South African Prime Minister, Pieter Botha, has announced a judicial inquiry into disclosures of official corruption and the misappropriation of large amounts of public money.
South African Prime Minister, Pieter Botha, has announced a judicial inquiry into disclosures of official corruption and the misappropriation of large amounts of public money. The inquiry will be held over the next five weeks, and the country's Parliament will be specially recalled to hear the verdict. The disclosures came on Thursday (2 November) when a Supreme Court judge, Mr. Justice Mostert, summoned a press conference. The judge released evidence stating that about 16 million U.S. dollars of public money had been used to start up a pro-Government daily newspaper, called The Citizen.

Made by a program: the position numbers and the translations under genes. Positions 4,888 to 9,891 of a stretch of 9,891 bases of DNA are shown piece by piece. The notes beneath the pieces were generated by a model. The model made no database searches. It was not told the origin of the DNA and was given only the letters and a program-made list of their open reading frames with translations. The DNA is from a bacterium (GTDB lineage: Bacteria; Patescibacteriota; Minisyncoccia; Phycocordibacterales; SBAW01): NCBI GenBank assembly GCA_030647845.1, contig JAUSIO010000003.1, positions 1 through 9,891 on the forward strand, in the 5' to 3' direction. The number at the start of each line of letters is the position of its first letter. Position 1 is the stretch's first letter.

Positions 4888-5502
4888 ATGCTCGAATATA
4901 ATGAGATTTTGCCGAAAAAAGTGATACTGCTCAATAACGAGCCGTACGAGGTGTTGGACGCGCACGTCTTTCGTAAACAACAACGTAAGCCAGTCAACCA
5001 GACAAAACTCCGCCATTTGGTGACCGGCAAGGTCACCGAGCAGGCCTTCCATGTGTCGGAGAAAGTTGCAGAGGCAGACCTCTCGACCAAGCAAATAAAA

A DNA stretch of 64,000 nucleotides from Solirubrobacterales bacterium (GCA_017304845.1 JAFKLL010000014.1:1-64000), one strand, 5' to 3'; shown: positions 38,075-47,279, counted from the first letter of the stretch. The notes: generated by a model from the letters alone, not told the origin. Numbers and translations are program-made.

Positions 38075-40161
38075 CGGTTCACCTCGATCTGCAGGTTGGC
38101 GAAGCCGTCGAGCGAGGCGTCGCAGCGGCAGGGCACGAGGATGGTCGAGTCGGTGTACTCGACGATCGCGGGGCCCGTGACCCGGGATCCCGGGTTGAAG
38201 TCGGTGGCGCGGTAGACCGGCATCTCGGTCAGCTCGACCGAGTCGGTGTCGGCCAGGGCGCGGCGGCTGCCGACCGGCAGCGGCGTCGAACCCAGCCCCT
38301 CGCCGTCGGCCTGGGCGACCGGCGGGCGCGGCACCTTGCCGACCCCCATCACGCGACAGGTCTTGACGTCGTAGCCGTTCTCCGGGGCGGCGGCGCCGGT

SYNOPSIS: The disclosures made headlines in Johannesburg's other daily newspapers who, for more than two years, have been involved in circulation battles with the pro-Government Citizen. Evidence revealed by the judge indicated that large amounts of money had been misused by senior officials of the now defunct Department of Information, then headed by present Black Affairs Minister Connie Mulder.
South Africa's President John Vorster was reportedly shocked when he learned of the disclosures. Prime Minister, Pieter Botha, called a press conference, and he denied allegations that the ministry of defence had provided the funds.
The recently elected Prime Minister also promised a full investigation.